Viral resistance and meds
Mar 11, 2001
My partner and I have been on AZT and 3TC for about 5 years and seems to have build up resistance to these two meds. Our dr now wants us to use a combo of Viramune, Videx and Zerit, but as we live in South Africa these drugs are extremely expensive and we cannot afford them for both of us.
We decided to take a chance and went of all meds in mid January in order to see whether the virus would loose its resistance against AZT and 3TC. My CD4 count was 59 and my partners count was 180 before we went off the meds. Our very first viral loads was done about two weeks after stopping meds and my VL was 153 000 and my partners was 80 000. We had the VL done 4 weeks later and while both of our counts were quite high, my partners seemed to have gone completely haywire. My VL is now 400 000, but my partner's is 600 000.
How long can we wait to see whether the virus has lost it's resistance against AZT and 3TC? Once we go back on the meds we want to add a third drug to the combo and then see whether this will knock the virus cold.
At present this seems to be our only option, but while we are desperate enough to try drastic measure, we don't want to take too big a risk with our health.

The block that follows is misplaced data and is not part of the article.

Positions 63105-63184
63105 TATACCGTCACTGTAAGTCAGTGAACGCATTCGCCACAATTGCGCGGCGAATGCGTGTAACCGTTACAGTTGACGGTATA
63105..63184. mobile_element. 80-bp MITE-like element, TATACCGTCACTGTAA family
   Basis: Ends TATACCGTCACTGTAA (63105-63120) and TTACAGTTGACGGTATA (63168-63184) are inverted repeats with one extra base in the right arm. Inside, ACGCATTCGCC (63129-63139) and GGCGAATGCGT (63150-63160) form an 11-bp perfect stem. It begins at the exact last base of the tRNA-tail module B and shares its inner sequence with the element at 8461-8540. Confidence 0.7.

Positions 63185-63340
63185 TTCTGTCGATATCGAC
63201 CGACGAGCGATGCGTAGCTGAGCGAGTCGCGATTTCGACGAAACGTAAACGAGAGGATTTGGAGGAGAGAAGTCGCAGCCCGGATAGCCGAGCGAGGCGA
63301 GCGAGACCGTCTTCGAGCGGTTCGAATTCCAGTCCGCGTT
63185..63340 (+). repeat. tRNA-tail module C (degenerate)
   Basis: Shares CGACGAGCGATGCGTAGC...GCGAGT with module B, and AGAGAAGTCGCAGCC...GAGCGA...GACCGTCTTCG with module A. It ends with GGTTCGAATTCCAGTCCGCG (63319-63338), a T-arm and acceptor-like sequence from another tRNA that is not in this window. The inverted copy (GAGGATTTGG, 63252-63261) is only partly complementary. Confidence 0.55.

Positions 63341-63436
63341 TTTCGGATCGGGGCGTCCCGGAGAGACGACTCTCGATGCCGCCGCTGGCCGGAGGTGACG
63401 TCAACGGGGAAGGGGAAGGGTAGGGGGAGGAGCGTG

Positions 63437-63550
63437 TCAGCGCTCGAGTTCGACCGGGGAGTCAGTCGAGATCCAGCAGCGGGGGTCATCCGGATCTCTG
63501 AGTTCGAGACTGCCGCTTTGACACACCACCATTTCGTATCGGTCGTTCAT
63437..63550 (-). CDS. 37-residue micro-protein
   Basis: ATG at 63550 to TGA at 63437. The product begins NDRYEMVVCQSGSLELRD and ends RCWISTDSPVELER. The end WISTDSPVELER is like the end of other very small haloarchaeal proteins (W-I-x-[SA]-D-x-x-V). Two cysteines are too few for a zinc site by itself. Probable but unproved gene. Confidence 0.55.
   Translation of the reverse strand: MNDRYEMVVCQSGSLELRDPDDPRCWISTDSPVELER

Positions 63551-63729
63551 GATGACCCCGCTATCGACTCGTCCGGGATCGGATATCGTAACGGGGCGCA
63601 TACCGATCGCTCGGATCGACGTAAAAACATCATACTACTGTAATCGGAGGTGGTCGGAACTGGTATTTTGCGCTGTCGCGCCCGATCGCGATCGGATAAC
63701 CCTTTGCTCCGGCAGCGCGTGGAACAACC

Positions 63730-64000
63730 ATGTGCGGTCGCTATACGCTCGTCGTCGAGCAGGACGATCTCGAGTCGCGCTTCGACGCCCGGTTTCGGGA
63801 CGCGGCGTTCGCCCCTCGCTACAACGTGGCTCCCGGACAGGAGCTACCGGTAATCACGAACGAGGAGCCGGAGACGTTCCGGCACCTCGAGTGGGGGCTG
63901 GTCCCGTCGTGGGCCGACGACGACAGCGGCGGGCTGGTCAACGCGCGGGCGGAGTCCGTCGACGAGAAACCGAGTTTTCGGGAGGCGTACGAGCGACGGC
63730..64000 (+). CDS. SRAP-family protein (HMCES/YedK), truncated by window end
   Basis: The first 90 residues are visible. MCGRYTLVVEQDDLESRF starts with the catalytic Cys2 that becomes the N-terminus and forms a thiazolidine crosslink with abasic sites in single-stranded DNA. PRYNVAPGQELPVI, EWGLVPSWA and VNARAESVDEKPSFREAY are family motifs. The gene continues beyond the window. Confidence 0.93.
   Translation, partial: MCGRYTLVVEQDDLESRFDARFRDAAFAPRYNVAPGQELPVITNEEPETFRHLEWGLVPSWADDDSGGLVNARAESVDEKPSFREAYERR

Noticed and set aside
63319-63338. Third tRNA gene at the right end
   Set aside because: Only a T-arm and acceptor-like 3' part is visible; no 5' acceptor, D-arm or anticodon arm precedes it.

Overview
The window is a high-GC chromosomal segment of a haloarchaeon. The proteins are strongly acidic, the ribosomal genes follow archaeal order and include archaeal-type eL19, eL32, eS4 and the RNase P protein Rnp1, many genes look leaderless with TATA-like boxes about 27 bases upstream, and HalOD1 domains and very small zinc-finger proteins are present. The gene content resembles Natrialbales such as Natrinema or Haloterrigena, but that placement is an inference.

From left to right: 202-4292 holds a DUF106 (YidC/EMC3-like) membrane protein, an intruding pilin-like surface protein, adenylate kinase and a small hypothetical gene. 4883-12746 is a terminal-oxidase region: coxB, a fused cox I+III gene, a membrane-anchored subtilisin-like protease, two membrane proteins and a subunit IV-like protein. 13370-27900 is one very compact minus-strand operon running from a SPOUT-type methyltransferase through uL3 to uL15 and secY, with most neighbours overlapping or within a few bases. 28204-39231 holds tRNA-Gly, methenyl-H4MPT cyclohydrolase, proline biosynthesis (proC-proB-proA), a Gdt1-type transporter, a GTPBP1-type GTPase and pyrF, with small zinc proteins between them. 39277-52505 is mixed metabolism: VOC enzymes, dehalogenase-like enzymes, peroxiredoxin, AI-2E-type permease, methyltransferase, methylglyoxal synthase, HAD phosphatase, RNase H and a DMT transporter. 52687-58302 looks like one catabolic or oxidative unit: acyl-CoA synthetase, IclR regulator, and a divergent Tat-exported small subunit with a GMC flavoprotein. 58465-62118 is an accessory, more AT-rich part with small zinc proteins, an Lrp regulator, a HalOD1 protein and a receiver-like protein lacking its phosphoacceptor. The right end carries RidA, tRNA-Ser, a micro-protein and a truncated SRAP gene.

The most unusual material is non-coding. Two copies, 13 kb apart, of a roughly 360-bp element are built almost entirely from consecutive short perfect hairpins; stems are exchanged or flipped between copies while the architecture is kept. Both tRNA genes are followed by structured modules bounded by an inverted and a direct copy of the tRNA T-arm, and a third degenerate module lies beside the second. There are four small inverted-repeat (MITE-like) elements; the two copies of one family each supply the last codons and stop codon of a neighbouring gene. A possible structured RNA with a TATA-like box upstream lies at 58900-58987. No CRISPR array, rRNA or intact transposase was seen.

Ian, South Africa
Response from Dr. Cohen
This certainly is a tough issue given the resources you have available to you. However, it is gratifying to validate the power of the net to allow us all to be sharing our knowledge across continents.
Here are the issues. What is clear is that AZT and 3TC, even when used together, will only partially control HIV, but HIV can clearly create resistance to these two meds. These meds may stay partially successful - that is why both of your viral loads are increasing after stopping. But your circumstance is one in which stopping prior to a switch is most risky - since a stop in these meds, with an increase in the viral load, has been noted to lead to some loss of CD4 cells. And given where your counts were - there is a risk that illness can happen with this drop.
So - is there any benefit to stopping prior to a switch? We don't know yet, and large studies are underway to try and figure this out. What is clear is that the resistant strains are very likely to always be in us. These resistant strains don't vanish when the meds are stopped - they simply are overgrown by the wild type strains that were controlled by the meds when you are on them. Even so, there may be some small advantage to stopping prior to a switch - by decreasing the amount of these resistant strains that are "floating around". And this may enhance the success of the next combo, assuming that the next combo has some risk of cross resistance with the current combination. And there is a risk of cross resistance when going from AZT/3TC to Zerit/d4T, Videx/ddI, and Viramune/nevirapine. Since AZT mutations can decrease the potency of zerit, and to some extent, to ddI as well.